Appeal by the R against decisions of unfair dismissal and disability discrimination. Appeal and cross-appeal against remedy decision.
C went off sick with stress and anxiety following an incident of alleged offensive behavior by two managers.
The medical evidence suggested that he had situational anxiety that would not resolve until the underlying organisational issues had been resolved. The Dr advised that C’s ability to return to work would be helped by an independent management investigation and that the options for resolving the workplace issues be discussed with him. This did not happen. Instead C was required to use R’s bullying procedure. One of the managers that he complained about was directly involved in the preparation and investigation of the response to his complaint. The outcome made no finding about bullying but stated there were “communication” issues.
C remained off sick and was later dismissed due to capability. During the course of the procedure leading to his dismissal he discussed ill health retirement with R. He was not offered ill health retirement. After his dismissal C appealed. He stated that R had failed to make reasonable adjustments including that R had acted too quickly in dismissing him and had failed to consider ill health retirement. C’s appeal was dismissed and C made claims of unfair dismissal and disability discrimination to the ET.
The ET held that R had failed to make reasonable adjustments and should have: (a) carried out an independent management review to investigate the bullying; (b) made a finding about whether C had been bullied; (c) taken into account both the occupational health advice and the finding about “communication issues” when dismissing him; and (d) looked into the possibility of ill health retirement.
The EAT upheld the ET’s findings in relation to adjustments (a) to (c) above. The EAT rejected the argument that, since C had not recovered by the hearing, the Tribunal was wrong to conclude that the adjustments would have enabled his return to work. The EAT held that this finding was open to the ET on the evidence.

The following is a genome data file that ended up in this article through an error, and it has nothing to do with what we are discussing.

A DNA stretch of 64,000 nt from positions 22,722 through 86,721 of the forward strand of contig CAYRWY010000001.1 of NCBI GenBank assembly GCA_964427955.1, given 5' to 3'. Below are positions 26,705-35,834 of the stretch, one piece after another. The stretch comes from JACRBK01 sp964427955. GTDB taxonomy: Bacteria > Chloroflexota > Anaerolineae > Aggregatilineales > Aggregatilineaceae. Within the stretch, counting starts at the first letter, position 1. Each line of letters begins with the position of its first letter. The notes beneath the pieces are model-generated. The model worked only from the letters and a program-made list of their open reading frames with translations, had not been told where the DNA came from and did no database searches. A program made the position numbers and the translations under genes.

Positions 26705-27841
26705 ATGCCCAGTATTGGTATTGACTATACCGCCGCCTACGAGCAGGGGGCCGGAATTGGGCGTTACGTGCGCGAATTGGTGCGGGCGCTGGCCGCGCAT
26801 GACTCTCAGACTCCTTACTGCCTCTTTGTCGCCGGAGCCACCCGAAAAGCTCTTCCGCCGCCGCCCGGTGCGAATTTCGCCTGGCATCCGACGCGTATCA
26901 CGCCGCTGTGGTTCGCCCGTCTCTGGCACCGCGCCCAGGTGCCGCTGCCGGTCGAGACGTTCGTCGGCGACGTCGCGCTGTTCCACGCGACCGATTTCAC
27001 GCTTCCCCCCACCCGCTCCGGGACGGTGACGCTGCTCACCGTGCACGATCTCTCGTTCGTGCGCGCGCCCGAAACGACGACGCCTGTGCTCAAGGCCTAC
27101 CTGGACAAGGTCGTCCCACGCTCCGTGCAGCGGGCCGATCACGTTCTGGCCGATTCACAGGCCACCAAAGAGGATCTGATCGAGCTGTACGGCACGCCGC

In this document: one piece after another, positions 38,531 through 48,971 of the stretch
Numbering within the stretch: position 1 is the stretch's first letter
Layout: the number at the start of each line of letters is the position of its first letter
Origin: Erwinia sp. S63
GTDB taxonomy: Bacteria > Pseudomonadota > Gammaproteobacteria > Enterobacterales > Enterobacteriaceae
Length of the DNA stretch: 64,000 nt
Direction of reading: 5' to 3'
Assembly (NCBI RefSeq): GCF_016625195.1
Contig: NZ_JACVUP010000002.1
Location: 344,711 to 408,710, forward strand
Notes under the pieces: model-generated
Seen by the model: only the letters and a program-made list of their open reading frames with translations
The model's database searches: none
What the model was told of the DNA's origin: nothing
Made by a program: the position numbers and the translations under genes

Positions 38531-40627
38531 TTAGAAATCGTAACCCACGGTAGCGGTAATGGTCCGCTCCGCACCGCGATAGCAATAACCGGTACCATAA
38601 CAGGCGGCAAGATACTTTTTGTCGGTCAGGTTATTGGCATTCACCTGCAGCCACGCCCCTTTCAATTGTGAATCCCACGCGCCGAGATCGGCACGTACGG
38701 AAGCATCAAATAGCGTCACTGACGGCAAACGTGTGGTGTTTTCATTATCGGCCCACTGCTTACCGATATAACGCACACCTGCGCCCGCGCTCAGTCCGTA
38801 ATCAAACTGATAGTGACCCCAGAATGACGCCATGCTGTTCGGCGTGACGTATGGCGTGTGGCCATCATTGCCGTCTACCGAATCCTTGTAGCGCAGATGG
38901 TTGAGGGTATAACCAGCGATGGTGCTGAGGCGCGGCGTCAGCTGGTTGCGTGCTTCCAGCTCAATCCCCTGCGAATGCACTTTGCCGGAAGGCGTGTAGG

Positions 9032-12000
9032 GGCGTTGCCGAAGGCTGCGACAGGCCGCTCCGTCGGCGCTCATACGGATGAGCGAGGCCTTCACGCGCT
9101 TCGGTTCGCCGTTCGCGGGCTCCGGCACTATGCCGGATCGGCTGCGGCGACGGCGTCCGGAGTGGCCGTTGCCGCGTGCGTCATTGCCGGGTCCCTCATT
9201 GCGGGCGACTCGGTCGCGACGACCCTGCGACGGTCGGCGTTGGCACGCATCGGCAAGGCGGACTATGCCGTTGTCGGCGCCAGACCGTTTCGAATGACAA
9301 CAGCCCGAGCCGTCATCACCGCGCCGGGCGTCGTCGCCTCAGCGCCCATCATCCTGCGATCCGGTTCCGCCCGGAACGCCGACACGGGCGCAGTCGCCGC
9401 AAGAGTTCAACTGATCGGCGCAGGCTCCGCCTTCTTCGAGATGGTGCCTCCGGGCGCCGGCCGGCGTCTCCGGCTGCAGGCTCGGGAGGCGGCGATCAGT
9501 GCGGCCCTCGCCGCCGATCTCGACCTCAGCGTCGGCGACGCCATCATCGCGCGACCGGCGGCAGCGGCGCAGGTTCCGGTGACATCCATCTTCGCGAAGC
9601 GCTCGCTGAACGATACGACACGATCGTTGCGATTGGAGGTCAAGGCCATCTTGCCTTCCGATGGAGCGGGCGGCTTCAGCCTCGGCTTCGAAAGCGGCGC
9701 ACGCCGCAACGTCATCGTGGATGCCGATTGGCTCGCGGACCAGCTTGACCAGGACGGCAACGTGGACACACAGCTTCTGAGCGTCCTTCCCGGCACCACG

The EAT allowed the appeal in respect of (d) and held that the duty to make adjustments did not extend to enabling an employee who was no longer able to perform his own role (or an alternative one) to leave on favourable terms. Underhill J stated:
“The Trust’s case is that there was no reason to suppose that facilitating an application by the Claimant for ill-health retirement would have helped to ensure his return to work. That is self-evidently true: ill-health retirement involves leaving the job, not doing it. That raises the question whether the duty under s.4A extends in the appropriate case, to enabling a disabled employee who is no longer able to do the work (or any available alternative) to leave the employment on favourable terms. We find it hard to see how it can. We can identify in such a case no provision, criterion or practice” which has an adverse “effect” on the employee which offering him ill-health retirement would prevent or mitigate. The whole concept of an adjustment seems to us to involve a step or steps which make it possible for the employee to remain in employment and does not extend to, in effect, compensation for being unable to do so.”